Thomson calls for revolution in Scots banks

FINANCIER Ben Thomson has given the clearest indication yet that he wants to lead a revolution in Scottish banking and has called for the break-up of Lloyds and Royal Bank of Scotland to go further than currently planned.

Thomson, a close adviser to the First Minister Alex Salmond, said now was a "critical" time to persuade the UK government to do so. The government has an 84 per cent share in RBS and a 43 per cent stake in Lloyds.

"There is a critical point at the moment, where we can influence what happens to the big banks. There is a chance at the moment to create Scottish banks headquartered in Scotland," Thomson said.

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He refuses to say whether he will participate in a bid for Lloyds Banking Group's TSB branches in Scotland, which are due to be sold following an edict by the European Competition commissioner Neelie Kroes. But Thomson remains a frontrunner. He said he would "strictly support anything" that would lead to the establishment of an independent Scottish bank.

Following in the footsteps of his father, who was a City investment banker and British diplomat, Thomson is taking a more active role in politics through his think tank Reform Scotland as well as his continued involvement in the Financial Services Advisory Board (Fisab), a Scottish government and industry body chaired by Salmond. Thomson confirmed there was a "robust" exchange of views at its last meeting in December, which was attended by Salmond, John Swinney and Jim Mather.

Thomson is stepping back from the chairmanship of investment bank Noble, following its merger with Londonbased stockbroker Execution last month. He brokered the deal to form Execution Noble, in which he will remain a shareholder and a non-executive director. He continues to chair the National Galleries of Scotland one day a week, responsible for raising 50m to acquire the second Titian. He also chairs Barrington Stoke, a specialist publisher for "reluctant readers" founded by his mother and his wife.

Thomson, who was last year involved in a potential bid for The Scotsman, said he was actively evaluating potential acquisitions in the banking and media sectors in Scotland.

"My job is to look at opportunities that arise like that," said Thomson. "If the opportunity arises I will get involved and put some of my own money behind these things, where others put money behind them, and take a role where I believe they will be successful doing what Scotland has traditionally done best.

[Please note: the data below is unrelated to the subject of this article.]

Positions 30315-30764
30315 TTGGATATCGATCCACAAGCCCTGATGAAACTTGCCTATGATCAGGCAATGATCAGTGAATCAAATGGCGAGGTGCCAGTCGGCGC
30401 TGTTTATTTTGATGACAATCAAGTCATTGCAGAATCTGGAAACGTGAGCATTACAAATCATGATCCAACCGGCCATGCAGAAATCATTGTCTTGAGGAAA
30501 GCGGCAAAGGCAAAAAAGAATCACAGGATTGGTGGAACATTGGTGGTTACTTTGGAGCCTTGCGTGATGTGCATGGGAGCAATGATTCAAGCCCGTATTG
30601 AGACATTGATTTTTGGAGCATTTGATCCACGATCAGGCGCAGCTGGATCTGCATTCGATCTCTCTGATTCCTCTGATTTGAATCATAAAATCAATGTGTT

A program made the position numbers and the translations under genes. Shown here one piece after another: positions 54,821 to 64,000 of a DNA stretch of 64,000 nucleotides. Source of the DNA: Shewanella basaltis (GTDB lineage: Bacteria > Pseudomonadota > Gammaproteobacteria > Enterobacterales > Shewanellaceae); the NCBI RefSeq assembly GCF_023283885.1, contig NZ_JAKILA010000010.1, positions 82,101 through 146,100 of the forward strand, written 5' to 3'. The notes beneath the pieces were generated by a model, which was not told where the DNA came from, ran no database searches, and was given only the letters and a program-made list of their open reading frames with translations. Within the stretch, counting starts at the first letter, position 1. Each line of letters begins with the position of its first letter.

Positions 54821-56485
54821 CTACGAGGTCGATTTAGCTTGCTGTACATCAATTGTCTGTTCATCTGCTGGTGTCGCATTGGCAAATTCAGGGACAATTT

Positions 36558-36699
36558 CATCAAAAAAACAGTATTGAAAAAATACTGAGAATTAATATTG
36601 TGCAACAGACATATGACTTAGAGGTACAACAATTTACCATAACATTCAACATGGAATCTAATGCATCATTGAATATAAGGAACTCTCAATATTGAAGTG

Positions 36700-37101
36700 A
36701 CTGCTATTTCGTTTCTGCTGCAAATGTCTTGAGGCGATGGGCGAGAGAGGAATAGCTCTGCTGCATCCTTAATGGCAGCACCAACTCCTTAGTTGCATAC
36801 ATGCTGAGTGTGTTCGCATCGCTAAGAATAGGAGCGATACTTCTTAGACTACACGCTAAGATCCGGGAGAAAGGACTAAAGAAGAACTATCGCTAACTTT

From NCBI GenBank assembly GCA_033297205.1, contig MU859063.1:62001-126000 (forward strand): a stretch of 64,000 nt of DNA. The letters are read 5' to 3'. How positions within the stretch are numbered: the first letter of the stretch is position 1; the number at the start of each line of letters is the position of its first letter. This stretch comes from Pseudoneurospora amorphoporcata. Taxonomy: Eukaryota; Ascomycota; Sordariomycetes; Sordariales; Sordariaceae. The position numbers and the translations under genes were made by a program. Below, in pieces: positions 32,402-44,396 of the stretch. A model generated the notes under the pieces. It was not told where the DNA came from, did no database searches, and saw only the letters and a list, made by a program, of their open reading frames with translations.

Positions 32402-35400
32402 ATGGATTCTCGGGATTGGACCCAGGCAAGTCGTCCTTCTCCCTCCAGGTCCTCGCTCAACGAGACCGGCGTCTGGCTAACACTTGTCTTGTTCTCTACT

"For a country to have a strong identity it needs to have some strong financial institutions inside it. It also needs a strong media," he added.

Currently, Lloyds and RBS are required to sell branches. Lloyds must offload the high street offices of its mortgage arm Cheltenham & Gloucester together with TSB in Scotland, while RBS must sell its business banking units in England, its branches in England and Wales, as well as its insurance division and its stake in California-based commodities trading venture Sempra. Last week, it sold parts of its asset management business to Aberdeen Asset Management for 84.7 million.

But Thomson is arguing for the break-up to go further, with Lloyds demerging to create at least four or five smaller banks – Lloyds, TSB, Halifax and Bank of Scotland.

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Although he admits the banks' senior managers – Eric Daniels of Lloyds and Stephen Hester of RBS – are resistant to further break-up, he believes current government policy allowing the banks to remain in their current form threatens their competitiveness. He says the "narrow bank" model – as advocated by Professor John Kay, a member of Salmond's council of economic advisers – would allow for the establishment of more, but smaller, banks that could be listed on the Stock Exchange.

"You have a lot of businesses in these banks that have a Damocles sword hanging over them. Who wants to be in the Lloyds TSB if you know you are going to be sold? How are you going to build value in the next four years?" said Thomson.

On Tuesday, bank chief executives Hester, Daniels and Gary Hoffman of Northern Rock will appear before the Treasury Select Committee at Portcullis House. The session is set to cover remuneration policy, lending policies, competition in the banking sector and timeframes for a return to full private ownership.

Lloyds closures

Lloyds Banking Group will shut seven Scottish branches, with three in Edinburgh due to close on Friday. The closures are in addition to the 185 TSB branches which Lloyds will sell off as a result of a ruling by the European Competition Commissioner.

Bank outlets on North Bank Street and Chambers Street will be shut down and sold off, with the bank opening a new branch nearby on the Royal Mile in the Hotel Missoni.

Lloyds will retain the property of its outlet on Castle Terrace with a view to leasing to a potential restaurant or bar.